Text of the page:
Published: 11:58 EDT, 19 October 2017 | Updated: 13:34 EDT, 19 October 2017
Former U.S. president George W. Bush left little doubt about how he feels about Donald Trump on Thursday
Rare speech in New York City was full of veiled barbs in the current president's direction
'Bullying and prejudice in our public life sets a national tone,' he said, and 'provides permission for cruelty and bigotry'
'Bigotry seems emboldened; our politics seems more vulnerable to conspiracy theories and outright fabrication'
Bush also slammed Trump's trade isolationism and complained that 'we've seen nationalism distorted into nativism' and forgotten immigration's 'dynamism'
George W. Bush hinted Thursday at his dissatisfaction with Donald Trump, complaining in a New York City speech that 'bullying and prejudice' has become a caustic norm in American public life.
At an event hosted by the George W. Bush Institute, the 43rd U.S. president rattled off a thinly veiled litany of complaints about the current commander-in-chief, focusing on both his tone and his isolationist policy choices.
'Our young people need positive role models,' he said. 'Bullying and prejudice in our public life sets a national tone, provides permission for cruelty and bigotry, and compromises the moral education of children.'
'Bigotry seems emboldened' in today's America, Bush added. 'Our politics seems more vulnerable to conspiracy theories and outright fabrication.'
Bush also slapped in Trump's direction with a reference to Trump's controversial statements following an August race riot in Charlottesville, Virginia that left an anti-racist protester dead in the wake of a white supremacist march.
At the time, Trump claimed that there had been violence on 'both sides,' drawing howls of protest that he was legitimizing the Ku Klux Klan.
Bush never mentioned Trump's name or the Charlottesville scandal, but drew his only mid-speech applause by saying that 'people of every race, religion and ethnicity can be fully and equally American.
'It means that bigotry or white supremacy in any form is blasphemy against the american creed.'
Trump's tenure has been marked by a seemingly endless stream of outraged posts on his Twitter account and a dramatic political polarization among U.S. voters as the truthfulness of his public statements is questioned daily.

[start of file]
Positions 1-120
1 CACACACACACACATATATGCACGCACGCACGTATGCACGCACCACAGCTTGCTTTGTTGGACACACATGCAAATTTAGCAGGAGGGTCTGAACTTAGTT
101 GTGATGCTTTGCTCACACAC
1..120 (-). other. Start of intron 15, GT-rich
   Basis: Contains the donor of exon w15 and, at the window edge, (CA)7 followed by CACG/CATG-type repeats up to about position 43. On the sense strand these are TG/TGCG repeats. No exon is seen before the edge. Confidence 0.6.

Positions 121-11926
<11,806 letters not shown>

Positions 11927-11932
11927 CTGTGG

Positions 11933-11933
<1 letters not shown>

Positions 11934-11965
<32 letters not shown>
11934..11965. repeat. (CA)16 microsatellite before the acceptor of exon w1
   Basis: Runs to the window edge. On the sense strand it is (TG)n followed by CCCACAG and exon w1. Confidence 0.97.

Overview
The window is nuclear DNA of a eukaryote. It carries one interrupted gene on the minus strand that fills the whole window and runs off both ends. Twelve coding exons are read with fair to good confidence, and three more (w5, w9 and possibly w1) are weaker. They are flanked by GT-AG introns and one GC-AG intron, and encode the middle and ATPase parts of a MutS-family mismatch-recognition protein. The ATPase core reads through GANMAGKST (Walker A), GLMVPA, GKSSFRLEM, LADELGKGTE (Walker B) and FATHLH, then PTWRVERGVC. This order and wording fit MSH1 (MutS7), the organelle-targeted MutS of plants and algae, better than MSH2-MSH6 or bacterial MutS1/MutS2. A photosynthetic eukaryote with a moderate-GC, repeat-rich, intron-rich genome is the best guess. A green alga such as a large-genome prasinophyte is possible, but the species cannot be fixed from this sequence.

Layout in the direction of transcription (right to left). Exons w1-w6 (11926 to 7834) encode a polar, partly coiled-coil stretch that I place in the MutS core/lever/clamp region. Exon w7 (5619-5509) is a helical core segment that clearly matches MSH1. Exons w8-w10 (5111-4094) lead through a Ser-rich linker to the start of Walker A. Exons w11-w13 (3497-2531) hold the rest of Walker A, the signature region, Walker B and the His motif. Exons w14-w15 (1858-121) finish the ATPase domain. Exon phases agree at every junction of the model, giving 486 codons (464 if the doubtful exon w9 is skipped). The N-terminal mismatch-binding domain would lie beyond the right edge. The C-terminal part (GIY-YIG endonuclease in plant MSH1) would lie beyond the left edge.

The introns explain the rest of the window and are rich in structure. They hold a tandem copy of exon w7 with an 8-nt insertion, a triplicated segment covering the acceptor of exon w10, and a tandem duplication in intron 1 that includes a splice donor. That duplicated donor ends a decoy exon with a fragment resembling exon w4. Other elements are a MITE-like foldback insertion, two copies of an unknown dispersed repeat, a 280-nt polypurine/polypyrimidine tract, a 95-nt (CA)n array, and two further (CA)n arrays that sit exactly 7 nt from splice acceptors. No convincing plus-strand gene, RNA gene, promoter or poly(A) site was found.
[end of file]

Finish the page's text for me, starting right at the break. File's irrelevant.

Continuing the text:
The former president took issue with a laundry list of Trump priorities, especially his trend toward isolating the United States through foreign policy and avoiding multilateral trade agreements.
And he took an obvious shot at Trump's zeal for hardening border security and moving to limit levels of legal immigration.
'We've seen nationalism distorted into nativism, forgotten the dynamism that immigration has always brought to America,' he said.
'We see a fading confidence in the value of free markets and international trade, forgetting that conflict, instability and poverty follow in the wake of protectionism".
Bush continued: 'We've seen the return of isolationist sentiments, forgetting that American security is directly threatened by the chaos and despair of distant places where threats such as terrorism, infectious disease, criminal gangs and drug trafficking tend to emerge.'
He left little doubt about laying his complaints at the current president's feet, saying that 'when we lose sight of our ideals, it is not democracy that has failed, it is the failure of those charged with preserving and protecting democracy.'
Bush has largely stayed out of the spotlight since Trump took office in January, but attended his inauguration and reportedly commented afterward: 'That was some weird s**t.'
Arizona Sen. John McCain engaged in his own Republican-on-Republican violence last week in Philadelphia, hinting during a speech at the National Constitution Center that the Trump administration had lost its way.
'To abandon the ideals we have advanced around the globe, to refuse the obligations of international leadership for the sake of some half-baked, spurious nationalism cooked up by people who would rather find scapegoats than solve problems, is as unpatriotic as an attachment to any other tired dogma of the past that Americans consigned to the ash heap of history,' McCain said.